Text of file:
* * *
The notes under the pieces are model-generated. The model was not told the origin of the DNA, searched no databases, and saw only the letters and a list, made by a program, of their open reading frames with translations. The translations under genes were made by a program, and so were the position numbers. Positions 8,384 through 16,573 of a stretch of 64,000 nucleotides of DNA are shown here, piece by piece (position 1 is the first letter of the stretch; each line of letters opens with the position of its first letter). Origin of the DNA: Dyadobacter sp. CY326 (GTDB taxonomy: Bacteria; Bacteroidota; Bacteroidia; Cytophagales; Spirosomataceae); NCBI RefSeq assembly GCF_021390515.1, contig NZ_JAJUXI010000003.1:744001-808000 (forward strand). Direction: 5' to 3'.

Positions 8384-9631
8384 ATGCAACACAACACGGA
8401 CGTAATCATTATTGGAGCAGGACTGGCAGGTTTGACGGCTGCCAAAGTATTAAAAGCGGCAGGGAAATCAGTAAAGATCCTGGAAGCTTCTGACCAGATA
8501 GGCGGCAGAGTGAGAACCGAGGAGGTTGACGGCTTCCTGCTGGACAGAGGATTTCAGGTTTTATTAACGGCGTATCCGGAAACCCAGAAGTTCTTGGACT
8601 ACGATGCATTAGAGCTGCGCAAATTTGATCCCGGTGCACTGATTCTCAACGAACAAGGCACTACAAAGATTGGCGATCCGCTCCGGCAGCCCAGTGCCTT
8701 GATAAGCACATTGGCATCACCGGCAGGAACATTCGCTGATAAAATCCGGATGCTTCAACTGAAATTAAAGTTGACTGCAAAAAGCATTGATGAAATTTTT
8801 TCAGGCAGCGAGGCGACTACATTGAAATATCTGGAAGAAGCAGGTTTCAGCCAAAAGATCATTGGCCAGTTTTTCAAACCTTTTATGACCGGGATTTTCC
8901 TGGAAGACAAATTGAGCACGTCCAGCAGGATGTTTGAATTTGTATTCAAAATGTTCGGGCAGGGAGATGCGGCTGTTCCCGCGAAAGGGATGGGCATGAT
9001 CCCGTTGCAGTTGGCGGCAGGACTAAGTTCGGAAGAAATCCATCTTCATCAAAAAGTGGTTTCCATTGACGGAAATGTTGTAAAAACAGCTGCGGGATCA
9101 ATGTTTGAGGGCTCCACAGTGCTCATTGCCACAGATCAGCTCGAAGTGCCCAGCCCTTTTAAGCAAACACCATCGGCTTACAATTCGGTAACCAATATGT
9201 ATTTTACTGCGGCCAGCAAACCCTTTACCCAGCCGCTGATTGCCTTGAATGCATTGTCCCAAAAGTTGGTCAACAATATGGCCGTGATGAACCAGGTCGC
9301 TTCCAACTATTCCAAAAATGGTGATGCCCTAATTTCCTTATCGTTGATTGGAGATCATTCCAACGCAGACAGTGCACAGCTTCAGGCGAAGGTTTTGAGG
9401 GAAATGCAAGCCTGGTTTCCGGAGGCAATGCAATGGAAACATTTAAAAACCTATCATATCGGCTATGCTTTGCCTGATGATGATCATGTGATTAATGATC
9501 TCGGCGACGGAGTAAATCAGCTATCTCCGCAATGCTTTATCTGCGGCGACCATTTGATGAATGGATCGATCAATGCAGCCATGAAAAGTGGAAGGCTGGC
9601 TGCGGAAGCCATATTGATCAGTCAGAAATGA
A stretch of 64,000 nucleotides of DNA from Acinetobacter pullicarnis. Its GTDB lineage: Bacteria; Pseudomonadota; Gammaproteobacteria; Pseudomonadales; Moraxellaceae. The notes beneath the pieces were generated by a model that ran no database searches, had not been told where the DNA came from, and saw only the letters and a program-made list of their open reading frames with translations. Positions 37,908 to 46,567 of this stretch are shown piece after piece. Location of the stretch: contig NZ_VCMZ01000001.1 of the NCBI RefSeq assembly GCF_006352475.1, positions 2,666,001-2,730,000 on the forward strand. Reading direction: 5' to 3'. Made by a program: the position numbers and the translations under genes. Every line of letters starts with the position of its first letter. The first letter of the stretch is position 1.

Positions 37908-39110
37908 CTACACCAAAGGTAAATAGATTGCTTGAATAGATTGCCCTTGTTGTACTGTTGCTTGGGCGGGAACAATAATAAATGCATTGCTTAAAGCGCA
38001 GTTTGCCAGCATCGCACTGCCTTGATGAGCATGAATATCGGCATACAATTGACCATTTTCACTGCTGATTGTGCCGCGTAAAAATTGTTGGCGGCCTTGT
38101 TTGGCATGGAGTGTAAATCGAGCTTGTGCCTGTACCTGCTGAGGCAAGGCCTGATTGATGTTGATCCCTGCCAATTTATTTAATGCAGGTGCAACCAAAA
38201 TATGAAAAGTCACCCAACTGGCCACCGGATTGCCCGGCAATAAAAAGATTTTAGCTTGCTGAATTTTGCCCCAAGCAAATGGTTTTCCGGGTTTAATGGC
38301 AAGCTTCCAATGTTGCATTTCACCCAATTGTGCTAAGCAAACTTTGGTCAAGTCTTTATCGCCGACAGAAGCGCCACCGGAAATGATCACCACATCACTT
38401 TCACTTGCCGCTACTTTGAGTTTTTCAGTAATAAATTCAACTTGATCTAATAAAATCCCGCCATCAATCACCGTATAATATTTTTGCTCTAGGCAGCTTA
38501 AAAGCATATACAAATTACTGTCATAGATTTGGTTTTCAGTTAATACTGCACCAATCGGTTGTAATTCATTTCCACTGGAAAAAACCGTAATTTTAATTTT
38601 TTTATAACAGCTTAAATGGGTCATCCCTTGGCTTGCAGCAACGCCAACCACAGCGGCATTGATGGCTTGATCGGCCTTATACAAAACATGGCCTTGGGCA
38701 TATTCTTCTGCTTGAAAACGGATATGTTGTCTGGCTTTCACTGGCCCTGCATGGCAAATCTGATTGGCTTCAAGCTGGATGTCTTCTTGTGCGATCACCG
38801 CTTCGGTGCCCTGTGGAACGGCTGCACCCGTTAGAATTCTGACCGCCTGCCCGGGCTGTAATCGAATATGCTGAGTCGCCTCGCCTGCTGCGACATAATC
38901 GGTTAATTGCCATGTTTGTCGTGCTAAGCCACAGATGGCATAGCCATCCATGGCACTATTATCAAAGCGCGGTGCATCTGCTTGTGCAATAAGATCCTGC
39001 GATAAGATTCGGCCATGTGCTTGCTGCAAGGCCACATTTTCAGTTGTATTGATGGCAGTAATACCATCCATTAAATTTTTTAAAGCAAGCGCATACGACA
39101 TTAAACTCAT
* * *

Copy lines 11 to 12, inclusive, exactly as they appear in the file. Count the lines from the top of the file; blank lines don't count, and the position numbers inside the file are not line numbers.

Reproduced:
9101 ATGTTTGAGGGCTCCACAGTGCTCATTGCCACAGATCAGCTCGAAGTGCCCAGCCCTTTTAAGCAAACACCATCGGCTTACAATTCGGTAACCAATATGT
9201 ATTTTACTGCGGCCAGCAAACCCTTTACCCAGCCGCTGATTGCCTTGAATGCATTGTCCCAAAAGTTGGTCAACAATATGGCCGTGATGAACCAGGTCGC